Some 50 years ago, my grandfather purchased a Sunfish sailboat. In those days, my dad and his siblings sailed it on Long Island’s Little Peconic Bay. Nowadays, we keep the old boat on the shores of the Outer Banks of North Carolina and sail it on the Atlantic when the summertime wind and surf are just right. A few years ago, a steady southern wind blew, and I sailed a reach almost perpendicular to the shore. I was sailing the 14-foot boat solo, and the wave pattern was tricky that day, requiring constant focus. Thus, I was oblivious to what was developing behind me, back ashore.

Bloomberg/file photo

After a half hour or so, I came about and looked back up at the western sky. The afternoon thunderheads were rising and expanding so quickly it was as if Mother Nature was dispensing a giant can of Reddi-wip. I wondered aloud if I’d beat the storm back to the beach. About halfway back to shore, the lifeguards had already cleared the beach of the day’s sunburned tourists. By the time I reached the breakers, the wind whistled and the thunder boomed, but I managed to haul the sailboat onto the beach before the worst of the storm arrived.

See also: Should you offer voluntary hospital indemnity insurance?

Of course, I could have avoided all of this unnecessary drama with one proactive glance over my shoulder. But, I was too focused on the waves and conditions right in front of me to take that precaution.

This summer, did you glance back over your shoulder at the proposed regulations the Department of Labor, Department of Health and Human Services and Department of the Treasury issued regarding voluntary supplemental medical products, such as hospital indemnity and critical illness? If your organization offers these products, now is a great time to begin preparing for if/when these regulations become final.

The regulators’ overarching concern seems to be that “some individuals may incorrectly understand these policies to be comprehensive major medical coverage that would be considered minimum essential coverage.” The regulators propose to alleviate this concern by:

· Reminding employers that these products cannot be a part of or coordinate with an employer- sponsored group health plan (this requirement isn’t new).

· Requiring employers to explicitly notify individuals that these voluntary products are not major medical coverage.

· Mandating that these products provide only a flat per-day benefit or a flat per-period benefit. For example, the plan can’t pay $500 for a day of hospital confinement, $300 for a day of outpatient surgery and $150 for an MRI.

· Using the threat of the Affordable Care Act’s $100 per-day penalty to encourage compliance with these regulations.

The regulators’ overarching concern also extends to disease-specific policies that cover multiple diseases or illnesses. The regulators asked for comments regarding “whether to limit the number of diseases or illnesses that may be covered in a specified disease policy.”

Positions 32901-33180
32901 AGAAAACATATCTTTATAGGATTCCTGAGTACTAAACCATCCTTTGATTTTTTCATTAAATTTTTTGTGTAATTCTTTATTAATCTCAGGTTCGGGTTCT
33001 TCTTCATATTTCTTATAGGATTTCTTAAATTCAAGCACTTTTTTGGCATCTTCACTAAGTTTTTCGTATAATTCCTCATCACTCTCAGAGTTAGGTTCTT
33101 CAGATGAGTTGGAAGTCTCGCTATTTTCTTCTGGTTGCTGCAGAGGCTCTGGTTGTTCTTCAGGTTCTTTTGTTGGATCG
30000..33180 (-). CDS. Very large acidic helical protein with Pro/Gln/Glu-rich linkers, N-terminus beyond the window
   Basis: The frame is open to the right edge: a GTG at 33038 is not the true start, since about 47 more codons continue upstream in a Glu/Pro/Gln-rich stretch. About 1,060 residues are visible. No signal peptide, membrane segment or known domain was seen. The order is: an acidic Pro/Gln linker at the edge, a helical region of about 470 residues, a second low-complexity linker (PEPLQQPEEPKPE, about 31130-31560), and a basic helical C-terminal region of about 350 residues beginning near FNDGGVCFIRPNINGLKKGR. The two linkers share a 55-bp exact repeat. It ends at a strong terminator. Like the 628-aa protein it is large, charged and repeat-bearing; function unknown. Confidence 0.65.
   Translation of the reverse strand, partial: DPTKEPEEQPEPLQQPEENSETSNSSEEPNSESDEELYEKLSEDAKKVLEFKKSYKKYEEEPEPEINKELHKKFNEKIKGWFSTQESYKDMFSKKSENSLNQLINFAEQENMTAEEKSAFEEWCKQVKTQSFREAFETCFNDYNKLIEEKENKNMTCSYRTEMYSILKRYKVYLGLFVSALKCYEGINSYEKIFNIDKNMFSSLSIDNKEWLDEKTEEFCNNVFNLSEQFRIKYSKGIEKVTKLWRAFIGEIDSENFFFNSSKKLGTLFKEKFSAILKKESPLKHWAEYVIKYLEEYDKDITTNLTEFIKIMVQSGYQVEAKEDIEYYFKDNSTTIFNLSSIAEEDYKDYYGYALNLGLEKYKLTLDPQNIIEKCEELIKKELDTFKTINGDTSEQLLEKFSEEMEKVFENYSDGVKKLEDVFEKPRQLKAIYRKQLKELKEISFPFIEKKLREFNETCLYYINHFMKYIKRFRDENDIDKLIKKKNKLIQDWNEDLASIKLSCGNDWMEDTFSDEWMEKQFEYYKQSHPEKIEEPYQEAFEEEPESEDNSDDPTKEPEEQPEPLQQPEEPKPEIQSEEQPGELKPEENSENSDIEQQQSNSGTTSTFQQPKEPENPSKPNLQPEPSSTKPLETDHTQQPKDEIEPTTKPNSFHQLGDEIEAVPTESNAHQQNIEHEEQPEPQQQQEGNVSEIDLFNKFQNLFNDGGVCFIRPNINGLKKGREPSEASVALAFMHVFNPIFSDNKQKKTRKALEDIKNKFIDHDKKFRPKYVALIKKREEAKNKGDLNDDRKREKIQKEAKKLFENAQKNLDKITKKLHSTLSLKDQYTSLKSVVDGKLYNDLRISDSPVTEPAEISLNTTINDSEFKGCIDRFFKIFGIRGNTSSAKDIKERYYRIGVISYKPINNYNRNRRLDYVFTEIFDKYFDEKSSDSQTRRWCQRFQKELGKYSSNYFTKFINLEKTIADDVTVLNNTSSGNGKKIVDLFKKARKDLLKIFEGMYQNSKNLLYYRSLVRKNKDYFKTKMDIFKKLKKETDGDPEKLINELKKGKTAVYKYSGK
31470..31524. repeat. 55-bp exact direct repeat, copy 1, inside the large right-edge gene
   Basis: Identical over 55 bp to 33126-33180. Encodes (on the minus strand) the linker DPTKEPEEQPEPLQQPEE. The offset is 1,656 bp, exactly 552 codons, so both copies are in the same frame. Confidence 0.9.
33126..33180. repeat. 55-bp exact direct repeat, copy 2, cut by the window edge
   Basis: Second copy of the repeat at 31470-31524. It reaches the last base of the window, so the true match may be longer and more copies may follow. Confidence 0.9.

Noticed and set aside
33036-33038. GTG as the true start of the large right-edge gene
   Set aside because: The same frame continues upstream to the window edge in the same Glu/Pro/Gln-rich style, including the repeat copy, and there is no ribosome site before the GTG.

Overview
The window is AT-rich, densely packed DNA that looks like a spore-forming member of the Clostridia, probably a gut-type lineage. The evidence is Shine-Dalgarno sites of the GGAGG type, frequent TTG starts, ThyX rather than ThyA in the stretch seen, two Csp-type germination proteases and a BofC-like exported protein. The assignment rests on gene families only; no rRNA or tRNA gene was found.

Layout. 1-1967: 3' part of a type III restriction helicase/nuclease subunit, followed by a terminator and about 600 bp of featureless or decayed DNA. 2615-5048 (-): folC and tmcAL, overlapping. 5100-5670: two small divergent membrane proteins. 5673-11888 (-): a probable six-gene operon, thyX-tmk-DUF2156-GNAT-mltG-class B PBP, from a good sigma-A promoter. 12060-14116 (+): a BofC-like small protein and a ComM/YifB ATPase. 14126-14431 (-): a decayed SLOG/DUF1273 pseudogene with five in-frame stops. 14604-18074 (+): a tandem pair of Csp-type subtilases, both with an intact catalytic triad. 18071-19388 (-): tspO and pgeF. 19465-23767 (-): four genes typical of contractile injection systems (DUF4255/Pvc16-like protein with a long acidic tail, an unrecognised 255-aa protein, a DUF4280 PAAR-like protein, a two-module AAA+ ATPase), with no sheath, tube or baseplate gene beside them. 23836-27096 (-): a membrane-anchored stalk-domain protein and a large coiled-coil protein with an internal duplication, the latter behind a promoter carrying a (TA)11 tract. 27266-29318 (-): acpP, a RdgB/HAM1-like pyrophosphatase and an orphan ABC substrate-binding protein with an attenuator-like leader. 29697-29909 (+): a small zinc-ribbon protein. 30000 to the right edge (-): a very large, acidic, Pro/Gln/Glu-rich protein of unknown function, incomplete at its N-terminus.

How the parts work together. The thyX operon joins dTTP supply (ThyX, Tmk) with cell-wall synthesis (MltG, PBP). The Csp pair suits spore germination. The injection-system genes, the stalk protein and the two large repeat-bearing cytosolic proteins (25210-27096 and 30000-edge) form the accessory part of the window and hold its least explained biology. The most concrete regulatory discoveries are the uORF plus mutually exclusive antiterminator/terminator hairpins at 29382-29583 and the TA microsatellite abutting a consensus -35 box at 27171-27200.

See also: Court rules fixed indemnity sales can continue, despite ACA restrictions

While regulators don’t express concern about accident policies, they don’t seem to recognize just yet that many accident policies are now much more than traditional accidental death and dismemberment policies. Many accident policies nowadays pay varying amounts based upon the underlying medical care. Thus, if we follow the regulators’ train of thought regarding the flat per-day benefit requirement, we might wonder if the final rules will also apply to accident products.

What can employers do now to prepare for this approaching thunderstorm?

1. Confirm that all employer-sponsored hospital indemnity, critical illness, cancer and accident policies are separate from and do not coordinate with the group medical plan.
2. Flag any of these policies that pay differing benefits for differing services.
3. Flag any disease-specific products that pay benefits for multiple diseases.
4. Flag any accident products that are not old-fashioned AD&D policies.

For any flagged policies, consult with your vendor, benefits consultant, and attorney and chart a course around this storm. For example:

· Perhaps your vendor is already planning on amending its products to comply with these proposed regulations.

· If your voluntary benefits menu has become cluttered over the years, maybe it’s time to strategically cull the offerings to one or two compliant options that perfectly complement your employer-paid benefits.

· If your review reveals that these flagged policies no longer mesh with your total compensation philosophy, the products could simply be tossed overboard before this thunderstorm arrives. If certain employees wish to retain their policies, they can contact the insurer directly about the available options.

Finally, if your review flagged certain policies and your firm offers a qualified high-deductible health plan, confirm with your tax adviser or attorney if enrollment in any of those flagged products would disqualify an individual for health savings account eligibility.

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